MLC multi-sport athletes juggle college and athletics | News, Sports, Jobs
Martin Luther College student-athletes Anna Treder and Joey Behm know all too well the struggles of juggling varsity and Division III varsity sports.
However, Treder and Behm are among a number of student-athletes who play not one, but two sports in college.
Treder is a junior at MLC who is a secondary and elementary Spanish double major. She attended California Lutheran High School in Wildomar, California, where she competed in volleyball, basketball, and track and field. She manages to balance a busy academic schedule with athletics. She plays on the college volleyball and basketball teams and she admits it can get hectic at times, especially during the month of October.
“One of the challenges that comes from playing two sports is time management,” she said. “October is an especially tough month because the basketball season is starting and the volleyball season is at a crucial time in conference play. Plus, it can be daunting to start regularly attending practices after the rest of the team has already been training for a month. However, I still feel welcomed and loved every time. Coaches and players are extremely supportive.
Behm, meanwhile, is a senior majoring in pre-seminary studies and is studying to become a pastor. He attended Kettle Moraine Lutheran in Jackson, Wisconsin, where he played football, basketball, and baseball. In MLC, he plays baseball and basketball.
Like Treder, Behm said time management is always a challenge.
“Both teams have practices, open gyms or practices for most of the school year, so playing two sports is definitely a commitment,” he said. “In addition to your athletic schedules, you also need to stay true to your academic responsibilities. Using your time wisely is a must. Another challenge would be if you wanted to focus on both of your sports. You want to get extra hits for basketball and take extra hits for baseball, but you have to balance the two. Much of this balance comes from the fact that training for one sport naturally helps you in the other sport by increasing athleticism. [and] decision making.”
Treder said it was difficult to compete in practice and then come back to his room and focus on his homework.
“My schedule is really very tiring” Treder said. “Most of the time I go back to my room and collapse after I finish my homework. Every morning I pray that God will allow me to accomplish the things that need to be done and that he will gives strength and patience to get through the day.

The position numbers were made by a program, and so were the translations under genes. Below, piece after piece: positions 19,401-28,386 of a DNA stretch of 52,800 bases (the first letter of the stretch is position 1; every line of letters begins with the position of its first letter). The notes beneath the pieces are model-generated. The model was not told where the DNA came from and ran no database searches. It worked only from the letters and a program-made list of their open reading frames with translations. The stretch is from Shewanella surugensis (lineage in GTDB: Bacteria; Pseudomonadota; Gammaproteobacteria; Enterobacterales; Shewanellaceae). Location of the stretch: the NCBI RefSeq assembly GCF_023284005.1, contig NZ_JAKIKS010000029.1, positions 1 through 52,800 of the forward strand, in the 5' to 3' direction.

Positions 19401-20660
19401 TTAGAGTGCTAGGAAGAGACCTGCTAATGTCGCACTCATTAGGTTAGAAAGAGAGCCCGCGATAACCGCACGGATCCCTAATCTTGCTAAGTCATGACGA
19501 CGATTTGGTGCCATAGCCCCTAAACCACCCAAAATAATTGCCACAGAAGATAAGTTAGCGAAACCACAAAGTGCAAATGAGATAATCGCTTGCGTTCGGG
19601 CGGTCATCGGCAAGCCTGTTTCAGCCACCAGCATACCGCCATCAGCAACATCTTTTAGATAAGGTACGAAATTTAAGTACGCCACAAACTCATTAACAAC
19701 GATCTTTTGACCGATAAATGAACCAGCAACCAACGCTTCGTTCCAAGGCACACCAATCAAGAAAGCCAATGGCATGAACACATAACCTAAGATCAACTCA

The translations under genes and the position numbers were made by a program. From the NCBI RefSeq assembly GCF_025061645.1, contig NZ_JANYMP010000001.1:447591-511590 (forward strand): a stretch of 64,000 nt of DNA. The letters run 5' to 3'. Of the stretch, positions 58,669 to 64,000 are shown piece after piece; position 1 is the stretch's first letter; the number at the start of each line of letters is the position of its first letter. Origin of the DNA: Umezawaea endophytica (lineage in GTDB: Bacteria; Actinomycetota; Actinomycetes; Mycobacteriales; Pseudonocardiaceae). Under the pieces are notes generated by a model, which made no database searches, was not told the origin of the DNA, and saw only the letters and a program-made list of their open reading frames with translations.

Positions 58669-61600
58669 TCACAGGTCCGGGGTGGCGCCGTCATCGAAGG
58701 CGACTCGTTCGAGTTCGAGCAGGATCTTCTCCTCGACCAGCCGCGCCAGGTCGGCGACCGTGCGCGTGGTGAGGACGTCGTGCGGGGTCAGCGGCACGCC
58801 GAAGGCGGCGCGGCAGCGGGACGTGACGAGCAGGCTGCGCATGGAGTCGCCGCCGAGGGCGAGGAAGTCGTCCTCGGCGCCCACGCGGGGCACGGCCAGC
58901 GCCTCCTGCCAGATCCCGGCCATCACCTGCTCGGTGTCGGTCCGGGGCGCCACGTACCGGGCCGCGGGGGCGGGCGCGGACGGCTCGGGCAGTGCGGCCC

This last year has been extremely difficult because of the pandemic. Both Treder and Behm were happy to be able to come back and compete.
“The seasons were definitely different” said Behm. “We didn’t play any non-conference games for basketball and we didn’t go to our spring training trip to Florida for baseball, but I would say both teams were just grateful to play. Many schools had to cancel their seasons, so playing at all was something we didn’t take for granted.
Both work hard on conditioning in the offseason.
“In the summer I mainly focus on lifting and conditioning,” Treder said. “I try to get my body in the best position to prevent injuries and help recover from old injuries. I was also trying to shoot three times a week after my lift. Around the end of July and the beginning of the August, I was usually serving or preparing for volleyball.
Behm also participates in amateur baseball during the summer.
“I tend to do both during the summer,” he said. “For basketball, I’ve played in different leagues over the years. Otherwise, I usually go to a nearby gym to shoot alone or with friends. For baseball, I play on a Townball team during the summer, which helps me keep pitching and seeing live pitches all summer.
And while they both agree it can be a challenge, they’re both grateful for the reward at the end.
“One of the best rewards for me is all the great teammates I’ve had over the years,” said Behm.
“I’ve had the opportunity to meet so many guys in basketball and baseball, and those friendships extend far beyond sports. While being able to spend time training for a specific sport would be nice, another reward is being able to play games for most of the year. There is hardly any off-season, so there are always games and road trips to look forward to.